Best HR Articles HR Career Development HR Certification Job Seeker Tips

Human Resources: Why Won't Your Degree Land You That Plum Job?

Photo courtesy of

In Human Resources, a college degree is an important asset in the workforce, because obtaining a degree shows that you can follow through on your commitments. The coursework you complete for your degree also gives you the knowledge you need to enter graduate-level programs or apply for entry-level jobs in your field.

Unfortunately, some graduates believe that their college degrees are the only things they need to qualify for their dream jobs. If you do not have the qualifications required for the position, even your degree will not convince a recruiter to pass your resume on to a hiring manager. There are several reasons you might not land a job even if you have a college degree.

Getting Your First Job in Human Resources 

As a college graduate, you might qualify for a job as a human resources assistant or entry-level recruiter, but there is a good chance you will not qualify for jobs that require several years of experience in the human resources field. A human resources generalist, for example, typically needs to have experience in recruiting, compensation and benefits management, employee performance management, and several other functional areas of human resources. As someone who just received a college degree, you may not have that required experience.

Obtaining the Experience You Need for HR Success 

If you have worked in the human resources field for several years, you may not have the right experience for the job. Some nonprofit organizations want to hire human resources professionals who have nonprofit experience. If you spent five years working for a for-profit organization in the private sector, you might not have the experience needed to make a smooth transition from your current job into another position.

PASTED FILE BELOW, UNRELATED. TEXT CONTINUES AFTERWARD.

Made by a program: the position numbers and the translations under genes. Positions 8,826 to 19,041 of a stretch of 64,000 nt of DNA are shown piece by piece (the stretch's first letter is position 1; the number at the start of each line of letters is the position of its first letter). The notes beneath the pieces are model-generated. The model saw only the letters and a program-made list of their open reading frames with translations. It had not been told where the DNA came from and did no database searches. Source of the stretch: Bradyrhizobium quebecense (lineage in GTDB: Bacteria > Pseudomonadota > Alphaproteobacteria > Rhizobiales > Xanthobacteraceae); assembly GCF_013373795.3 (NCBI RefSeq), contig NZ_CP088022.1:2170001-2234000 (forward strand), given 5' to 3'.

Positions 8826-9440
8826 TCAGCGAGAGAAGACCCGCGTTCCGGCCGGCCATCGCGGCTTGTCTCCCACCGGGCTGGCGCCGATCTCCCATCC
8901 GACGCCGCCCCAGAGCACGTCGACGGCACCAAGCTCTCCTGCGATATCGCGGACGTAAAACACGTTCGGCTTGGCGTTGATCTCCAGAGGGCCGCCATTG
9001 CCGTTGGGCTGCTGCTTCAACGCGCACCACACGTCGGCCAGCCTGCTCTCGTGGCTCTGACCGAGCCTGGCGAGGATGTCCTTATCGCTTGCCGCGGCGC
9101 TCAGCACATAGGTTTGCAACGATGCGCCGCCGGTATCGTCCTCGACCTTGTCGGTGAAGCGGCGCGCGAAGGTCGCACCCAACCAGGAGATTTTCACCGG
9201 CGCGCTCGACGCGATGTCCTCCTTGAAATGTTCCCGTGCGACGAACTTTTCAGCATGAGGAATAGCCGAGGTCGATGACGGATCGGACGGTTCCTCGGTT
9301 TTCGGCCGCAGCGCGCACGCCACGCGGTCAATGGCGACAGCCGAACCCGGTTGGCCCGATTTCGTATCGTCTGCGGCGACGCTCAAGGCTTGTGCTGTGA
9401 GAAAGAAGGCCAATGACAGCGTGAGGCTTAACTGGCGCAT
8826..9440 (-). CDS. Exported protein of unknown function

Why am I not getting the Human Resource Jobs?

In some cases, you may have presented a stellar resume and had all the right experience for the job, but you didn’t get the position because the recruiter doesn’t think you are a good fit for the organization. Andrea Kay of “USA Today” says some managers pass on otherwise good candidates because of how they come across in their interviews. Some hiring managers said they did not hire candidates who complained about past jobs or got defensive about past work experiences. Sharing too much personal information with an interviewer is cited as another reason why some qualified candidates are not offered jobs.

If you are worried about how you come across in interviews, work with a career counselor or ask a professional you trust to conduct a mock interview with you.

Advice for Landing a Job in Human Resources

Your college degree can open doors, but you also need to have the right experience for the job. If you have been turned down for a human resources position, consider volunteering for a nonprofit to gain experience in recruiting or managing workers. If your college degree was not directly related to the human resources field, you should also consider taking courses in recruiting, employment law, and other related areas.

Guest Author: Nancy Anderson is the communities and article Editor for  Nancy has 10 years of experience in the online job search business with Beyond.  Nancy’s team produces dozens of articles every month for top internet sites.  Follow Nancy and the Beyond team on

Tess Taylor

Tess Taylor is the Founder and CEO of HR Knows

You may also like